Hll.TMtlRK. t'lWfiSC. 
HKHIUK \\ \mvuu\v\\y%V v> 


Locating the 
Cuttings: First 

In deciding where to begin the improvement cuttings several considerations 
were kept in view. First, the present roads are faulty in location, grade and 
construction, and in wet weather are exceedingly heavy. Later on they will 
be replaced by a road system rightly planned and constructed. The distances 
for hauling were, therefore, to be made as short as possible. Second, the cost of 
transportation must be equalized from year to year. Third, the points most in 
need of improvement cuttings must be taken up first. Fourth, these three prime factors 
must be modified to some extent by the necessity of doing the work as economically as 
possible during the first year, when expenses would necessarily be higher than after a wider 
experience with special local conditions had indicated cheaper methods. Work was begun at 
a point near Biltmore where the old trees were sufficiently numerous and the younger growth 
vigorous enough to allow profitable cutting. The quality of the old trees and the location 
made it impossible to produce anything but cord- wood, for which the Brick- works at Biltmore 
gave a steady and profitable market. 


The second series of improvement cuttings was begun on the Arrow-head 
ies. Peninsula, almost at the opposite end of the Estate, where the quality and 
quantity of old trees to be removed made it possible to undertake lumbering with 
e chance of profit. The separation of the cutting areas by nearly the whole length of the 
.te served both to equalize the cost of transportation and to make use of the saw-mill 
idy set up without incurring the expense of a removal. Cord-wood also was manufac- 
d in view of the probable establishment of a plant for the distillation of wood-alcohol, 
which purpose wood may remain piled up in the forest for two years without injury, 
o improvement cuttings will be made west of the French Broad, because the special 
:ment adopted for that part of the Forest, to be described hereafter, does not require 
i before going into effect. 

The detail of the improvement cuttings for cord-wood near Biltmore was as 

follows: The trees which were to fall were first carefully marked. Great care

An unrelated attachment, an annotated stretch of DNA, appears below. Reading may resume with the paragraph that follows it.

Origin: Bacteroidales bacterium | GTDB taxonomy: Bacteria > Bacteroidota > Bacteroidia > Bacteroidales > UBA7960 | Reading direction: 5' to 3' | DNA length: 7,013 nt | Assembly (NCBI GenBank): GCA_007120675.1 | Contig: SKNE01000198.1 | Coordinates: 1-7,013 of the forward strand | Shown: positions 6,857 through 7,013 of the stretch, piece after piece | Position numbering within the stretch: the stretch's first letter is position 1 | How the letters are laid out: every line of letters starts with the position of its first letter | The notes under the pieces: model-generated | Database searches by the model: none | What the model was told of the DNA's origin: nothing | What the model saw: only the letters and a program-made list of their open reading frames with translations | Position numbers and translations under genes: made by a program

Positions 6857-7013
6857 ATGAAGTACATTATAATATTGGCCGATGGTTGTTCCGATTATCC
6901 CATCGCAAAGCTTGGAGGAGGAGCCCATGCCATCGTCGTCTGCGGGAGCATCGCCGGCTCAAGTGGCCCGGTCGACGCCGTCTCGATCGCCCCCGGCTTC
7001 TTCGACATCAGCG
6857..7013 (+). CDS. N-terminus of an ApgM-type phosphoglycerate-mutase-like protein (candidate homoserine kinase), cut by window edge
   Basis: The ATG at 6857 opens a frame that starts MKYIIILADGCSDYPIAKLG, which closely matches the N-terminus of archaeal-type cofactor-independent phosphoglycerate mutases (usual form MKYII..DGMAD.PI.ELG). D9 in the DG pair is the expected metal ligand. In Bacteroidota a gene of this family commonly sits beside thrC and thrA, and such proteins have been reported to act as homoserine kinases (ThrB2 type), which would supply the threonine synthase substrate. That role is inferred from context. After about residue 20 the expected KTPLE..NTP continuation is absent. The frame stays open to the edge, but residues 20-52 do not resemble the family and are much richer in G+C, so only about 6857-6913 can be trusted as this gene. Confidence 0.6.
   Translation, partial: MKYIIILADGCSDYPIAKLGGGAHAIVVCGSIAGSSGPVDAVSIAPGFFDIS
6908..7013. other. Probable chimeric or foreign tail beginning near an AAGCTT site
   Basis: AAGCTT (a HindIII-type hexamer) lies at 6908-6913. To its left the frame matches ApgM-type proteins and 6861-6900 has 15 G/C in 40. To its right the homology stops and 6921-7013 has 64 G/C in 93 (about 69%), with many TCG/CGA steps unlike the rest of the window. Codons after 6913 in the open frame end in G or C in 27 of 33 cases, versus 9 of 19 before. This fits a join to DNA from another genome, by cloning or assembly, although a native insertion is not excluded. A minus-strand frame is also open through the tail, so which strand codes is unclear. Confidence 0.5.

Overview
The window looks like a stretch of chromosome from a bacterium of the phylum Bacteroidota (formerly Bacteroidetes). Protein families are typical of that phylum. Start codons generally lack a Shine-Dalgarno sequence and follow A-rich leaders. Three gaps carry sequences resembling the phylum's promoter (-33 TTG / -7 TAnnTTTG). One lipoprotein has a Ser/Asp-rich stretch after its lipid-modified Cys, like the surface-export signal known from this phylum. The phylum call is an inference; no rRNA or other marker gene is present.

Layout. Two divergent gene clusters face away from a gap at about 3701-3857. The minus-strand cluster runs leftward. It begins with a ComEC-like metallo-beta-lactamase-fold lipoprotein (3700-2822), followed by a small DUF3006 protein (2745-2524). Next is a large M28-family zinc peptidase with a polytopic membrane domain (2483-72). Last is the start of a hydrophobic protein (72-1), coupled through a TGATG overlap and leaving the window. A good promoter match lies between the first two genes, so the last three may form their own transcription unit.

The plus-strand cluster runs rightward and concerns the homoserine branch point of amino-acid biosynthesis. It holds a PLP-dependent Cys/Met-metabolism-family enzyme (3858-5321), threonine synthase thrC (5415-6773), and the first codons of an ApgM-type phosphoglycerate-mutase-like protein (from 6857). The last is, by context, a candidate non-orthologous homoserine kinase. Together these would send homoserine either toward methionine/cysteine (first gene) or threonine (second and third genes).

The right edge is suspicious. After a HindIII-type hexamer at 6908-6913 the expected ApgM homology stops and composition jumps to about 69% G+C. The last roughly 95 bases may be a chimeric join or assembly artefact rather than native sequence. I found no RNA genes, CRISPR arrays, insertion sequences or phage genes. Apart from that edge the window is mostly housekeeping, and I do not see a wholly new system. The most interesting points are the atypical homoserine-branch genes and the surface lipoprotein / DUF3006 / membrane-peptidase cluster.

was used not to cut too heavily at first. There was no standard of comparison in 

country, and the thinness of the Forest and the uncertain amount of harm which might 

one by the falling trees rendered it necessary to proceed with the utmost caution. After 

the selection of the trees to fall they were notched with an axe, under the direc- 

*d- tion of the foreman, and thrown by the sawyers in the place he had selected. 

An occasional tree was felled by the axe, but this was the exception. Each tree 

was then sawed into the proper lengths for cord-wood, and the sawyers went on to 


the next, leaving the splitting by wedge and mallet to another gang, as well as the cleaning 
up of the tops and their reduction to cord-wood and unsalable piles of twigs. The wood was 
next piled and measured, and hauled by mule teams to a side track on the private railroad 
which connects Biltmore village with the site of Biltmore House, and there loaded on a car 
and shipped to the Brick-works. 

The lumbering was less simple. It was necessary to look out and build roads 
Lumbering. from the saw-mill to the roll-ways, and a road gang must be employed to keep 

these roads roughly in order. After the falling of the trees by the sawyers, and 
when the better part of the trunks had been cut into logs and the less valuable portions into 
shingle-bolts, logs and bolts were skidded by mules to the roll-ways, from which they were 
transferred to the wagons, and thence to the roll-ways again at the mill. It was found 
advantageous to make use of the dray or go-devil in the skidding. The mill was a small 
portable circular, with a 52-inch saw, run by a 20 horse-power portable engine. Its product, 
considering the quality of the logs and the mill, was excellent. The lumber was transferred 
directly from the saw to the lumber yard, where it was stacked in piles until called for. After 
the available logs about the first location of the mill had been sawed up the engine was used 
to run a shingle-mill, and when all the bolts had been disposed of the whole plant was 
removed to another site which had been prepared for it on the opposite side of the Arrow- 
head Peninsula, where the same process was again gone through with. 


The lumber produced was oak, pine and poplar. Shingles of pine and poplar 
d were cut from slabs and defective logs, as well as from shingle-bolts, so that the 

waste, always very large on a portable circular mill, was reduced as far as 

After the completion of the lumbering, the gangs were set at work cutting cord- 

I from wood from those parts of the trees which were left on the ground. This was done 

chiefly in anticipation of the wood-alcohol plant. The Arrow-head Peninsula is 

too far from Biltmore to furnish a supply of cord-wood for the Brick- works, with 

present roads and consequent cost of transportation. 



The question of intelligent supervision in the case of a forest such as Bilt- 
Personnel. more is at the present day an exceedingly difficult one. Under our actual 

economic conditions the ability to produce favorable money results, while 
improving the forest, stands paramount. In other words, forester and lumberman must be 
combined. Either alone may be easily found ; the two united in one man I have yet to 
discover. The plan which I adopted under the circumstances was to select a lumberman 
young enough to be willing to learn, old enough to have had practical experience in